Eric Murphy: Completely agree. In fact, one thing I really wanted to highlight in this discussion is some of the new tech that is all the rage, right? So everyone talks about containers. Containers are not a security boundary. People think if they build their web application within a container that they’re safe and that’s okay. So we also need to take into account that as we add layers of technology or we add complexity to the web applications we develop that does not mean you cannot forget about the security layers. Right? And in addition to that to kind touched on a possible things that are coming down the pipe, as mentioned earlier, IOT is becoming a big concern for the security community. Simply put, they’re the manufacturers of these devices. Many of them do not have ways to actually secure them, and even if they do it’s often very trivial to get around.

Eric Murphy: And then other than that, we’re starting to see some escalations in regards to like Ransomware, of course, that’s a big thing. It’s interesting if you look at the history of attack records and the security in general, history repeats itself, right? So ten years ago it was all about breaking services, penetrating to steal intellectual property, things of that nature. And then it moved into kind of like defacements and the funny things that you might expect from like script kiddies, that Dave mentioned earlier. And it’s really kind of rinse and repeat. The thing that is changing is the tech, the attack vector, the things that enable the attackers. So the attacks themselves are really the standard tried and true things. It’s just their methods of doing it are slightly evolving.

David Endler: Actually, I would love to ask, I’m sure some of the viewers would like to know, so you’re Director of Security. What have you seen that surprised you from an attack perspective against your customers? Not to name names, but has there been something that you just scratched your head and thought, oh wow, I haven’t seen that before, or has it been mostly just the basic sequel injection, vulnerability scanning?

Eric Murphy: Yeah, so it’s really kind of interesting. I would say that the level of sophistication of the attacks that we typically see is not that high. In other words, it’s kind of the same standard thing that we’ve been seeing for a very long time. Where Some of the sophistication is coming in. It’s really in regards to DDoS I would say. For example, with the [inaudible 00:25:04] botnet and IOT things the way that used a GRE encapsulation to DDoS, that was a bit different, right? In regards to WordPress, I think one of the reasons we see so many of the simplistic attacks is because they’re easy. Script kiddies are really the predominant traffic that we see in regards to security.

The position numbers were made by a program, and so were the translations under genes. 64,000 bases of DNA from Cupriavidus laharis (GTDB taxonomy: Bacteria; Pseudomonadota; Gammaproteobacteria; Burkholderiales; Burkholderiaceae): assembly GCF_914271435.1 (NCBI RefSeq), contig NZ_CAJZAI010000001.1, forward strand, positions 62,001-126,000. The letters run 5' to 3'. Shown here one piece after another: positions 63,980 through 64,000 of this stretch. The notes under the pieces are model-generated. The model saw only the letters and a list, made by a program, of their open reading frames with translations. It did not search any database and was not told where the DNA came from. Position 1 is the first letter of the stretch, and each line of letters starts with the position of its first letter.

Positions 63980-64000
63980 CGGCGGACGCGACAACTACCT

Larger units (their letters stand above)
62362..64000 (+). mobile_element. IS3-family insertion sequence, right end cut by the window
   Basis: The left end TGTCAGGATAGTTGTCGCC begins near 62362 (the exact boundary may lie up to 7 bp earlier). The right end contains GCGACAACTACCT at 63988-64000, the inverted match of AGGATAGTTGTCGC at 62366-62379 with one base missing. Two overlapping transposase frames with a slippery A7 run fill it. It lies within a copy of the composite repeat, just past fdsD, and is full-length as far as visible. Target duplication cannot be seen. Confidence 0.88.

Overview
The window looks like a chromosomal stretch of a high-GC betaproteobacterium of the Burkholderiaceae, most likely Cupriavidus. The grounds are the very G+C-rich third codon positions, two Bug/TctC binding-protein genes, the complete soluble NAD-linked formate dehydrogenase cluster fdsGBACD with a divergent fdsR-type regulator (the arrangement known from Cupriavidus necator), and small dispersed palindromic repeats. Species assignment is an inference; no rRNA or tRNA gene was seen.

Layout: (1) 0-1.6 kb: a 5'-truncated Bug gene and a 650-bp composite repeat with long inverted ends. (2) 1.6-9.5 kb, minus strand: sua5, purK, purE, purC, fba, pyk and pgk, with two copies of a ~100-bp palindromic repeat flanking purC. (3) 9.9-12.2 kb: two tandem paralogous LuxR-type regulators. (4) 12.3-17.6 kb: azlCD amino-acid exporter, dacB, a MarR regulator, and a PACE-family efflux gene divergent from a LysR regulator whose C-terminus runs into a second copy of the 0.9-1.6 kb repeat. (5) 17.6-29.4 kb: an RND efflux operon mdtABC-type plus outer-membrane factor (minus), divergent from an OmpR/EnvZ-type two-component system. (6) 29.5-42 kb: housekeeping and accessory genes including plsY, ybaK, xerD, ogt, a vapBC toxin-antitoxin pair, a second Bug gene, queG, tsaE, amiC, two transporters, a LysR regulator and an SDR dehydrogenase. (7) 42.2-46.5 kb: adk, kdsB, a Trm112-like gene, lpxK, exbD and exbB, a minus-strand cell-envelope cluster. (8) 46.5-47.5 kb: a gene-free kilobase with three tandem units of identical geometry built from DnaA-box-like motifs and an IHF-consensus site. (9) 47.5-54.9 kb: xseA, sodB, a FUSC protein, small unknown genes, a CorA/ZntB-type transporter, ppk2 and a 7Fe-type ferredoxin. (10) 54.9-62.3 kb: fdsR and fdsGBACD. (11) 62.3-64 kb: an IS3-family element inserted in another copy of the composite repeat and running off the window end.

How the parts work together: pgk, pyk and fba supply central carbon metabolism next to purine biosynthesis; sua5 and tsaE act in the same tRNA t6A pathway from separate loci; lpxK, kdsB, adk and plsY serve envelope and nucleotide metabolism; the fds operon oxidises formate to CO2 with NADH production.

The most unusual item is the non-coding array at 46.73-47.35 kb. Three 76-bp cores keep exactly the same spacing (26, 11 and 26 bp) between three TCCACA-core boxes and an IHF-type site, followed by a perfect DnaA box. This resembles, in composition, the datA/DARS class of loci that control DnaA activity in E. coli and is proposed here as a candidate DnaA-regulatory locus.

David Endler: So a vulnerability comes out in the WordPress, for instance, it’s patched, and a lot of people managing their own WordPress site probably don’t get to it immediately. And you guys do. When you do, do you suddenly start to see an uptick in people kind of poking around for that vulnerability? What’s the window, is what I’m getting at? Do most people who aren’t on a hosting provider like you, do they have a day? Do they have a week?

Eric Murphy: It’s pretty instant. Let me give you an actual real world example. So recently a WordPress update, core update, 472 came out and that closed kind of a vulnerability that was referencing the WordPress API, right? That was a very serious vulnerability. There’s not that much press about it. That actually came out about a week and a half ago. And now as of today, what’s hitting the press is all these compromises around WordPress. In fact, I think security just published an article that said 66,000 websites had been defaced. So really that window is very short. Attackers adapt very, very quickly. They’re really good about sharing information. Good guys are not so good about that. So you really have anywhere from hours to days to kind of update and patch, and luckily if you’re a WordPress or WP Engine customer we take care of as much of that for you, but keep in mind it’s also a shared responsibility. So with that being said, that’s actually an example that just happened as of a couple days ago that we have seen.

David Endler: So what do you see as the favorite tool of the script kiddie against WordPress installations? I was also curious about that.

Eric Murphy: Ah, yeah. That’s actually a very good question. So there’s a lot of homegrown tools out there, a lot of bad python code, and we see the standard web shells that you would see. C99, for those familiar with it, is a thing that still exists. So that’s what I meant earlier about the commonality is we still see the old tech, the old attacks, right, it’s just the ways that they’re being used are a little different. As far as other tools go DDoS is a little different because of IOT botnets and things of that nature. But botnets in general, you have your old tried and true IRC style botnets that are still breaking things such as RS modems, for example. It has been around forever. And then you see more sophisticated botnets that typically operate with newer tech. Maybe their command and control is http based or something like that. So to answer your question in regards to tools, it’s really a combination of homegrown, badly coded tools, and a lot of the things that exist out there such as exploit kits and so on and so forth.

David Endler: Okay.

Jonathan : Man, I can tell you guys can talk about this at length, but I’m afraid we’re going to have to cut it short. Eric and David, thank you so much for being on Finely Tuned Expert with us today.

Eric Murphy: Absolutely.

David Endler: Thanks for having me.

Eric Murphy: Right on. For more on security you can head on over to WPEngine.com/blog. We’ll be updating the show with notes and some of the links that Eric mentioned for this show. And as always, you can watch additional episodes of Finely Tuned Expert on our blog or on the WP Engine YouTube channel. We’ll see you next time on Finely Tuned Expert. And now I’m going to press the button. Yay.